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Canada Cracking Down on Israelis Who Visit and Seek Refugee Status

Canada has imposed a visa requirement on visitors with temporary Israeli travel documents because of the rapidly increasing number who have claimed refugee status here in the last three years.

The new regulation, announced last week by Employment and Immigration Minister Bernard Valcourt, is intended to halt a stream of bogus refugee claims, many of them filed by Jews from the former Soviet Union, said Canadian Immigration spokeswoman Wendy Bontinen.

The measure stems from “the need to protect the integrity of the refugee system” and control illegal migration, said Bontinen. “We have to demonstrate we have control of our borders.”

Israel issues laissez-passer papers to newly arrived immigrants desiring to travel abroad. The orange-colored “Travel Document in Lieu of National Passport” is replaced by a permanent blue-jacketed passport after one year in the country.

The visa, obtainable from the Canadian Embassy in Tel Aviv or any Canadian consulate or embassy, costs $50 (Canadian) per individual, including children, for a one-time entry. A multiple-entry visa costs $75.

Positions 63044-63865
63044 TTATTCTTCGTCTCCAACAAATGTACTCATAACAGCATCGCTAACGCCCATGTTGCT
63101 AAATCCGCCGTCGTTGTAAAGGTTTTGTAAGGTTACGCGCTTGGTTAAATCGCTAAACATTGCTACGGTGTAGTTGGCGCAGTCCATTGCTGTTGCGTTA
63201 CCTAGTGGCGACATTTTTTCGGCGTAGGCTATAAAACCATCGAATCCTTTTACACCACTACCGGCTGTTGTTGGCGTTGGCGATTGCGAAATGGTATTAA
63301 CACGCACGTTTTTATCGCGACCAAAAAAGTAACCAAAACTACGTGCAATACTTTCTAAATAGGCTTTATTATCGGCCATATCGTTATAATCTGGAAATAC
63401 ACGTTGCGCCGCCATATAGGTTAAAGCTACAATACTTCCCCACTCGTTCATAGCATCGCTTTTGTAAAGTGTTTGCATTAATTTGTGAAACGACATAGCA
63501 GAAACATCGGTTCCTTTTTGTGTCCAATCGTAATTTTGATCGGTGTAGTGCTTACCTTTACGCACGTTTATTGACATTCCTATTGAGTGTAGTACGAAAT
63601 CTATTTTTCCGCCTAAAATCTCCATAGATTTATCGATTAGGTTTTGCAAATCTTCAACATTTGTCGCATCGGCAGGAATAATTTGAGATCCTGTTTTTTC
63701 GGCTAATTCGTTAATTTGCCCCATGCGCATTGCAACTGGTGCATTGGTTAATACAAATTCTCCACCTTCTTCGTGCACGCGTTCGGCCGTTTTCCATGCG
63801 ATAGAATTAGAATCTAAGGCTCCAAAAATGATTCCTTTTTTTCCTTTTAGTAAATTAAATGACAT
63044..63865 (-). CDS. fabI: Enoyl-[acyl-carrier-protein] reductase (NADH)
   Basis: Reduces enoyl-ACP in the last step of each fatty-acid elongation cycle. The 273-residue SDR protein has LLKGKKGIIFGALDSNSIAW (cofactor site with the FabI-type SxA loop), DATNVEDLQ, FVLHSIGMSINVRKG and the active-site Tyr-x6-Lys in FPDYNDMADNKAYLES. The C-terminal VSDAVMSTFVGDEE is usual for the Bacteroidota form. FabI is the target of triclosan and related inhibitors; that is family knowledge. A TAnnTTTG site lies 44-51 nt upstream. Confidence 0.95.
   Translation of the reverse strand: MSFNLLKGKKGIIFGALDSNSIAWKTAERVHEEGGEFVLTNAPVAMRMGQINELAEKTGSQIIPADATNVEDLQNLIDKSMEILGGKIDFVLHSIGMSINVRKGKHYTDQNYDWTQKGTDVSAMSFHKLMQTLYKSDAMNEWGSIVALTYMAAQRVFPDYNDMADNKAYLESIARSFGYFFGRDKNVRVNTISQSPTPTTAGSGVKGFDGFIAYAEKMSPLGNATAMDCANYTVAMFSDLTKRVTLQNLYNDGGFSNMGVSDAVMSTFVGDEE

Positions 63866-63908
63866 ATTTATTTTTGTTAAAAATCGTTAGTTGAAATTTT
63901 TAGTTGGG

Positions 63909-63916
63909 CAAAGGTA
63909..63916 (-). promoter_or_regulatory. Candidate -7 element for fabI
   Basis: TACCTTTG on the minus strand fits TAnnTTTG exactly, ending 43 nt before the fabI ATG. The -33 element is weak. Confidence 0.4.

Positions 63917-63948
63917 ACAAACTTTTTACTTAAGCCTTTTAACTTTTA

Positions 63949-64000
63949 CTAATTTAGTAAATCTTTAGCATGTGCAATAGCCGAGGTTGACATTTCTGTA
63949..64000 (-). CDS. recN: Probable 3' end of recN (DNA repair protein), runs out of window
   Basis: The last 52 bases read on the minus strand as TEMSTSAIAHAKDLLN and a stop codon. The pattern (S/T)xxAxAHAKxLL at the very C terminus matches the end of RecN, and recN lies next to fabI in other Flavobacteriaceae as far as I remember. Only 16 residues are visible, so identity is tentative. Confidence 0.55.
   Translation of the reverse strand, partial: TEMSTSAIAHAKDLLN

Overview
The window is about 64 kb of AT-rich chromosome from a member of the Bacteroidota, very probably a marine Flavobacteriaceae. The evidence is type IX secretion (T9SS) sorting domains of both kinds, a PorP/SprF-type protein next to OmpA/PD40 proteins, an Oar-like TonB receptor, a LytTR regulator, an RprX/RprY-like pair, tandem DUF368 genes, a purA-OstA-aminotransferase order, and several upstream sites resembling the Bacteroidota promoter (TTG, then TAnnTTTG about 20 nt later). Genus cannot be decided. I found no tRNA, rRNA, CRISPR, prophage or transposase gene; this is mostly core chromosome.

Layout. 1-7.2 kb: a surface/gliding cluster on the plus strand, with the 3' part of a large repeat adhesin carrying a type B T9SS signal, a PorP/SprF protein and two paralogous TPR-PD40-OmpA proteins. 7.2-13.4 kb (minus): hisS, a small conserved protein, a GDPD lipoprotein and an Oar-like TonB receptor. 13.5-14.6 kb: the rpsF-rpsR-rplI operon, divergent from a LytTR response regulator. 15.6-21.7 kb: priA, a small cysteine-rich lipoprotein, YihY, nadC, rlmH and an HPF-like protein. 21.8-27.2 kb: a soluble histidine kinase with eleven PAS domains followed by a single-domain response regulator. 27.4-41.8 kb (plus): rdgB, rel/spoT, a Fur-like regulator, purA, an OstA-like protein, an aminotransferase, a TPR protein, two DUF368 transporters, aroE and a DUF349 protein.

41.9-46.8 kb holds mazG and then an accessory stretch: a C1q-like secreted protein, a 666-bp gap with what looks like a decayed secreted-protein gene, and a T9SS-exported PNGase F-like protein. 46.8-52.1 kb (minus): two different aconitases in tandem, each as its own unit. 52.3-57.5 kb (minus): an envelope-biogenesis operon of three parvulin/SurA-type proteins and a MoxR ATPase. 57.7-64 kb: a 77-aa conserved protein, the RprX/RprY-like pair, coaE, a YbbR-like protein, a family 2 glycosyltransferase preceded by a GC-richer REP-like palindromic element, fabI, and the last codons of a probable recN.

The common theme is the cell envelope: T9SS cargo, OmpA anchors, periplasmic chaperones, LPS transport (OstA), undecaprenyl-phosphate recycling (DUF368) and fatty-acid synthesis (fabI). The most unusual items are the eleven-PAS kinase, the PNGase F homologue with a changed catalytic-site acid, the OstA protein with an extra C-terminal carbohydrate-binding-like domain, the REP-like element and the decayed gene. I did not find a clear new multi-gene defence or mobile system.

Those prices, which are payable in Israeli shekels, are based on “cost recovery,” said Bontinen, and are not intended to be a deterrent to visitors. The visa requirement will remain in effect indefinitely, she added.

Israel has become a major source country for refugee applicants in Canada. There were 2,050 Israelis who made refugee claims here in 1992, compared to 218 in 1991 and 65 in 1990.

Of the 245 cases heard to completion last year, 68 were granted refugee status. The figure was 53 in 1991 and 16 in 1990.

The visa requirement will not affect or inconvenience citizens of Israel traveling on regular Israeli passports to Canada. Those passports continue to be visa-exempt.

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